The website of your charity is a very important tool to generate new supporters and connect with those already supporting you. Let’s take a look at some of the must-do’s that will help you to involve and inspire your website visitors, and maybe even turn them into one of your donors!

(We will use the websites of the amazing Oxfam America and Pencils of Promise as reference)

 

1. Your mission

Use a catchy and clear oneliner or catchphrase to say what you are doing.

Charity website tips 01 - Chasing Change

 

2. Current campaign

Highlight your current campaign, especially if you want interaction with your visitor. If you’re not running a specific campaign, show your general goal. Seen here is Oxfam’s campaign ‘#withsyria’ (the campaigns highlighted on their homepage changes regularly).

Charity website tips 02 - Chasing Change

 

3. Show where the donated money is spent on; success stories / impact

You can do this through featured stories or by sharing numbers. Oxfam actually puts the successes into the hands of the visitor by saying “How you’re helping” without them doing anything yet.

For those who already did support, keep them up to date with all the amazing work you’re doing.

Charity website tips 03 - Chasing Change

 

4. Use images of those you are helping

Use strong and emotive images of those your cause is helping. But don’t overdo it, we believe we surpassed the era of the extremely stereotypical sad images and showing too much gore too frequently might desensitize your audience. Keep it positive if possible!

Charity website tips 04 - Chasing Change

 

5. Donate button (or form)

Once you informed and motivated people about your cause they might want to chip in financially. Don’t overdo it but this one must be easy to find. Both Oxfam and Pencils of Promise (like many others) have a donate button in their navigation (top) and a second one right below their stories (bottom).

Charity website tips 04 - Chasing Change

 

6. Give visitors the tools to help

Next to the donating-option, motivate the visitors to take action themselves; start a fundraiser, partnership, volunteering etc.

Charity website tips 06 - Chasing Change

 

7. Connect!

Add the opportunity for people to sign up for a newsletter and definitely direct them to your social media channels. Social media links are mostly shown in the website’s footer area (accompanied by other spots throughout the website)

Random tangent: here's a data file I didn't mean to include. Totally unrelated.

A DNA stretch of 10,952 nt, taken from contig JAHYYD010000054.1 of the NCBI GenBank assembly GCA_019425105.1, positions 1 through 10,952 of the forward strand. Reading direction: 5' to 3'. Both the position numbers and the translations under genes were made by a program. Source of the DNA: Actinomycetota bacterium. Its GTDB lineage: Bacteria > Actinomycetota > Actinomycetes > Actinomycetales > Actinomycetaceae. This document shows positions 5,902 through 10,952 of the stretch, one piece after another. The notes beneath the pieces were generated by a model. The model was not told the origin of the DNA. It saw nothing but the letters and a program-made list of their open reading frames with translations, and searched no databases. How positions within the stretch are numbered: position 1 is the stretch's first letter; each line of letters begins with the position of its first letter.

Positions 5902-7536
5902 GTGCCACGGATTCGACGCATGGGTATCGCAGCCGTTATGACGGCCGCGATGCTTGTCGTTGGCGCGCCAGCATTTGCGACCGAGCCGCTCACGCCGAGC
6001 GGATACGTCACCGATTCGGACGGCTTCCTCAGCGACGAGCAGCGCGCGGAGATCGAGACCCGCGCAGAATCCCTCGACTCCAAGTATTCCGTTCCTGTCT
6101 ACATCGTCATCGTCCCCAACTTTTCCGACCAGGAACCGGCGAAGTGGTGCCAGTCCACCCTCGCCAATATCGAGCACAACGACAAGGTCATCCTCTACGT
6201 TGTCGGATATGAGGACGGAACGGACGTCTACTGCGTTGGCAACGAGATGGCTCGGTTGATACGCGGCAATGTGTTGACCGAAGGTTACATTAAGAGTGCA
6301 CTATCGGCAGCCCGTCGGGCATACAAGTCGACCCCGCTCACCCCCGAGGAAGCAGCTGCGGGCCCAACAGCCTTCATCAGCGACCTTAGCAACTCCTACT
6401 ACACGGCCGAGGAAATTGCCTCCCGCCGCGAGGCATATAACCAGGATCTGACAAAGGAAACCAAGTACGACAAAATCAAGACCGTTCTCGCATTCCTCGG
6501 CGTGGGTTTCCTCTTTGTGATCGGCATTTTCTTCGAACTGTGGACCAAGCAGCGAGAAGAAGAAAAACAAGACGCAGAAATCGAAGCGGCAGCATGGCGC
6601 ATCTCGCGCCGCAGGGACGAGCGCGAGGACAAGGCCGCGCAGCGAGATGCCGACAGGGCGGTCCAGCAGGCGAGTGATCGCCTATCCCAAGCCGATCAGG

Charity website tips 07 - Chasing Change

 

Optional:

8. Showing labels/certification

If your charity has a label or certification, definitely show this in your footer or at the donate-section. For some visitors it might be the reason to donate money or not. And in some cases it makes donating more attractive because gifts can be tax deductible.

Charity website tips 08 - Chasing Change

 

9. Platform for volunteers

If you are able to work with volunteers, maybe think about creating a dedicated platform or forum. Inspire them with stories of other volunteers to get them to join (don’t forget the visuals!) and let them connect with each other. A strong community of volunteers online will result in motivated and lasting volunteers in the field. A great example is Greenwire, the volunteers-platform of Greenpeace.

 

So what about the visual design?

Just like other design fields, web design trends change very often. But observing many charity websites throughout the decades, some main aspects remained the same:

– Easy to navigate and a clear call to action

– Giving the visitor the feeling he or she can help

– Striking images

– Moving people and bringing across emotions

 

We can help you

Think your charity could use a redesign or want to launch your charity with a new website? Contact us! We love to help out people who are trying to make the world a better place for everyone. We’ll take care of your (online) presence so you can keep your focus on doing a good job!

Do you have more tips for charity and nonprofit websites? Feel free to share your views in the comment-section below, we would love to hear from you!

 

Screenshots used are from March 2016

2017-05-18T19:19:55+00:00 General, Tips|1 Comment

One Comment

  1. Sam February 23, 2017 at 8:34 am - Reply

    This is quite a complete and very useful list, however as a User Experience Designer I can note one flaw on the oxfam website regarding the donate button (none to your fault of course). It’s red/orangey-red, which is a terrible call-to-action-colour.
    Buy, Donate or any button you want people to interact with (especially when you want their money) should hardly ever use a reddish colour scheme. We humans tend to associate red with ‘stop’. I’ve seen far too many negative user testing results regarding a red button to ever use it again.
    And I think loads of charity websites forget your nr.3 on the list, which is crucial because people have become sceptical about donating their money.
    Keep up the good work!

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